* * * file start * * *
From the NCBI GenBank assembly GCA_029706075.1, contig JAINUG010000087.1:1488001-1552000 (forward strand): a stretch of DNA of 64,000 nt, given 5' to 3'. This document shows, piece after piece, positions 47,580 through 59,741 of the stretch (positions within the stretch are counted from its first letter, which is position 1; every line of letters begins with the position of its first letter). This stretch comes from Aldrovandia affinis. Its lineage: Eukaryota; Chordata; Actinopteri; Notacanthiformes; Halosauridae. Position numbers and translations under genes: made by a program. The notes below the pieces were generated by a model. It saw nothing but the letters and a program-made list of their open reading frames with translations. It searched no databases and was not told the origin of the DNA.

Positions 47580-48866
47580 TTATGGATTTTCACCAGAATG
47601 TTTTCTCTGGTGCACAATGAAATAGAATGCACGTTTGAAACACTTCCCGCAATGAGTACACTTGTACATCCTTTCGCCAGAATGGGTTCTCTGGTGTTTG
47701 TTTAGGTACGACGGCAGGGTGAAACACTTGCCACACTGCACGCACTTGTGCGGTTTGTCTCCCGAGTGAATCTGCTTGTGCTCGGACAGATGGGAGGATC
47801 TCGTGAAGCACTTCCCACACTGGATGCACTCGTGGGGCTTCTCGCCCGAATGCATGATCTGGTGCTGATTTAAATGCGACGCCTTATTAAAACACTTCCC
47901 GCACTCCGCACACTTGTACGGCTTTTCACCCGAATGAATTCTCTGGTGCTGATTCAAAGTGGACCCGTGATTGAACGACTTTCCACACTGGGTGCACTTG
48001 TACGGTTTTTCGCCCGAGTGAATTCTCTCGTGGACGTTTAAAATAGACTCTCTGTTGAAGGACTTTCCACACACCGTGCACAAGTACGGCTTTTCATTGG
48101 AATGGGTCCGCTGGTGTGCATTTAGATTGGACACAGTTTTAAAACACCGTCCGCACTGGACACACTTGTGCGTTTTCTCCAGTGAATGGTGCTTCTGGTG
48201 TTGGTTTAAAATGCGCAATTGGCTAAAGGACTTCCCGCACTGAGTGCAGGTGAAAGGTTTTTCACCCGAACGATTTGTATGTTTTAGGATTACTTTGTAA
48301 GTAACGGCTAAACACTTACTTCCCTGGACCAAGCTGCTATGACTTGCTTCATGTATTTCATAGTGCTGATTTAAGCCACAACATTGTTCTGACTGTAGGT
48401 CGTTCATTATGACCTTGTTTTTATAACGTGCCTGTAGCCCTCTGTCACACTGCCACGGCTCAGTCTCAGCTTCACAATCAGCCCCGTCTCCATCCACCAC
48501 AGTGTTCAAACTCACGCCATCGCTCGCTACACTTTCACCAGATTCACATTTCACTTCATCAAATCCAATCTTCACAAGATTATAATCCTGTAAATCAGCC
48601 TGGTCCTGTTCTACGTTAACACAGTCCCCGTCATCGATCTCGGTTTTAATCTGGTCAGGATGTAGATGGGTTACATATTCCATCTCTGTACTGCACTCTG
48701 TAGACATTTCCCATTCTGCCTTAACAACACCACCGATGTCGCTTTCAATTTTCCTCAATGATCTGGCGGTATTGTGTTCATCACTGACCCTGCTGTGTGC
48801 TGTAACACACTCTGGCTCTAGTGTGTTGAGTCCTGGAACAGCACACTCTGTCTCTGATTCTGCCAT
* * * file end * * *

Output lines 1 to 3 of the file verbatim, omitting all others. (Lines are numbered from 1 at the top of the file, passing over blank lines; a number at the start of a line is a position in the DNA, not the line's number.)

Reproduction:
From the NCBI GenBank assembly GCA_029706075.1, contig JAINUG010000087.1:1488001-1552000 (forward strand): a stretch of DNA of 64,000 nt, given 5' to 3'. This document shows, piece after piece, positions 47,580 through 59,741 of the stretch (positions within the stretch are counted from its first letter, which is position 1; every line of letters begins with the position of its first letter). This stretch comes from Aldrovandia affinis. Its lineage: Eukaryota; Chordata; Actinopteri; Notacanthiformes; Halosauridae. Position numbers and translations under genes: made by a program. The notes below the pieces were generated by a model. It saw nothing but the letters and a program-made list of their open reading frames with translations. It searched no databases and was not told the origin of the DNA.

Positions 47580-48866
47580 TTATGGATTTTCACCAGAATG